“We know there are children with behavioral and significant challenges in school. But a lot of techniques are used in situations that are not really dangerous, rather annoying and disruptive. The example for Justin is a really good one. I’m sure what he was doing was bothersome to the driver, but it wasn’t an appropriate response by the teacher to a non-violent situation,” he said. 

Von Tish said although he can’t speak about the case, which happened years ago, students in Fond du Lac Schools are never locked in rooms or left unattended. 

“We keep a log on every child indicating what behavior transpired, what happened, how long they are in a specific room, and we notify parents,” he said. “We also give students a functional behavior assessment to see if the behavior can be modified.”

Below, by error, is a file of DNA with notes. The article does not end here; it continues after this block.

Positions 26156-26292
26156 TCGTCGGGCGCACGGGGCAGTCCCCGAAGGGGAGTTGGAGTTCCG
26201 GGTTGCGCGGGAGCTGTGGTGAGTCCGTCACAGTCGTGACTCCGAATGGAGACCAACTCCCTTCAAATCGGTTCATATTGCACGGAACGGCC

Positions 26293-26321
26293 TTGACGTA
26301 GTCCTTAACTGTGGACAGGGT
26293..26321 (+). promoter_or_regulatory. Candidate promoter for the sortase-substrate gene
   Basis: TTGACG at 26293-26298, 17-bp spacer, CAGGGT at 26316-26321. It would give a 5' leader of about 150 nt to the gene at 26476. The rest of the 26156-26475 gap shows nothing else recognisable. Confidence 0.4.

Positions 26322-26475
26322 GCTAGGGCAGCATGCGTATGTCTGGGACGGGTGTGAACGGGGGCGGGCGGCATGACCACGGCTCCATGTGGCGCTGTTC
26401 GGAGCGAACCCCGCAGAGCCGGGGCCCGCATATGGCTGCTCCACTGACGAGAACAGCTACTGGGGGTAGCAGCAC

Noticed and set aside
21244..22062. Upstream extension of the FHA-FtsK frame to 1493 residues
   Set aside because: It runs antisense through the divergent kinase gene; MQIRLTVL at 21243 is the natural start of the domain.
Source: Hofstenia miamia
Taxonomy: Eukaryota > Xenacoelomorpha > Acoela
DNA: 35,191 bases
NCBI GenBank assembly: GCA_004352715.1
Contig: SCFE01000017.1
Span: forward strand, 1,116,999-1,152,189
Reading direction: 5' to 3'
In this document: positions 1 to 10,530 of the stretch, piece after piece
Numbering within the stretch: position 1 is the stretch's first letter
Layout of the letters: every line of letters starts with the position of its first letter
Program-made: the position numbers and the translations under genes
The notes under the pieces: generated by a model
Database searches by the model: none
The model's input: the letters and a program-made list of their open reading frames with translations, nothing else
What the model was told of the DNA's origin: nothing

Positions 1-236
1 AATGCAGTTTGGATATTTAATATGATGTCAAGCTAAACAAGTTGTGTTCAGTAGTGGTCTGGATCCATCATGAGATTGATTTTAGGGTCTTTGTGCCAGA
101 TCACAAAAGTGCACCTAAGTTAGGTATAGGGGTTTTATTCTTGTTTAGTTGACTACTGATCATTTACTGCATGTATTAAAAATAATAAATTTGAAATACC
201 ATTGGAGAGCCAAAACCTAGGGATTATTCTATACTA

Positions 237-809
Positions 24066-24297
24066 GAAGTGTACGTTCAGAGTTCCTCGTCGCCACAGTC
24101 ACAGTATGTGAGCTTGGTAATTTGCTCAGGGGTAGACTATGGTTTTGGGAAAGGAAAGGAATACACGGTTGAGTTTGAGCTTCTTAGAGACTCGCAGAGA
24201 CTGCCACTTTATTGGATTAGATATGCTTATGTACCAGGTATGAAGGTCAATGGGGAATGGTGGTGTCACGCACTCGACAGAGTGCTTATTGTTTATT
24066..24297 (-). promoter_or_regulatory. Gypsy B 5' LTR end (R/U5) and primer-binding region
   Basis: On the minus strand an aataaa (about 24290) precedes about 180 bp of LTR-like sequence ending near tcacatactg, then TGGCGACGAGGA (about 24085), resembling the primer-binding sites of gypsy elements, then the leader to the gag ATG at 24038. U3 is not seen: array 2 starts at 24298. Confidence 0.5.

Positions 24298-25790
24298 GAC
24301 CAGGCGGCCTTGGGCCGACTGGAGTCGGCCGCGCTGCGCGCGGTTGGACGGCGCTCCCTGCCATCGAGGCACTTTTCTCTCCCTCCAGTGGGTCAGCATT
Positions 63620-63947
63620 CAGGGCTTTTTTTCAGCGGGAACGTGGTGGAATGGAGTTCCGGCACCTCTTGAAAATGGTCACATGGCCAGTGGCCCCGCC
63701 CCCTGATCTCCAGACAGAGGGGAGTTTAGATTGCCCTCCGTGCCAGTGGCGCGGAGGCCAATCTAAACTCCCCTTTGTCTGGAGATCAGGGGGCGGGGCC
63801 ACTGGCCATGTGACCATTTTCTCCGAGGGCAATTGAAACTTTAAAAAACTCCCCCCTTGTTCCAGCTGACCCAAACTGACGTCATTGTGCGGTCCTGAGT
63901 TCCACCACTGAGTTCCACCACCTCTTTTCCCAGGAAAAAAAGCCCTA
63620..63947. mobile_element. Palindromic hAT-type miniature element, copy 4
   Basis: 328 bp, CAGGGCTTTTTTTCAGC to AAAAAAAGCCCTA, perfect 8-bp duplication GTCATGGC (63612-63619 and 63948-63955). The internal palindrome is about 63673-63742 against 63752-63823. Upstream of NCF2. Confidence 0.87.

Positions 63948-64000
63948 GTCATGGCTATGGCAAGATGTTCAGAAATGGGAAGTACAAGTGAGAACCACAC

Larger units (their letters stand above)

Sensory break rooms are non-punitive and are used to give students a place to go before things escalate. The rooms are equipped with things like weighted blankets and vests, rockers and swings and may be dimly lit, he explained. 

“We have kids that say I need to take a break, and an adult goes with them. It’s open and kids can come and go. They can be invited to the room, or they can go there themselves. Sometimes they get scheduled on a regular basis,” he said. 

Seclusion rooms are used when “we have tried everything else and nothing can de-escalate a child,” von Tish said. The walls and floors are covered in mats and the child stays in the room only long enough to calm down.

“We try to locate the rooms close to special education classrooms. I guess there is one in every place we need it,” he said, when asked how many were located in district schools. 

Spitzer-Resnick said the bill isn’t calling for an absolute ban on techniques that need to be used in truly dangerous situations.

“Disability Rights of Wisconsin gets calls from teachers stating their principals want the kids hauled off to an ‘isolation place’ all the time. It would be more powerful if teachers could say it was against the law, that it is something that shouldn’t be done,” he said.

No comments: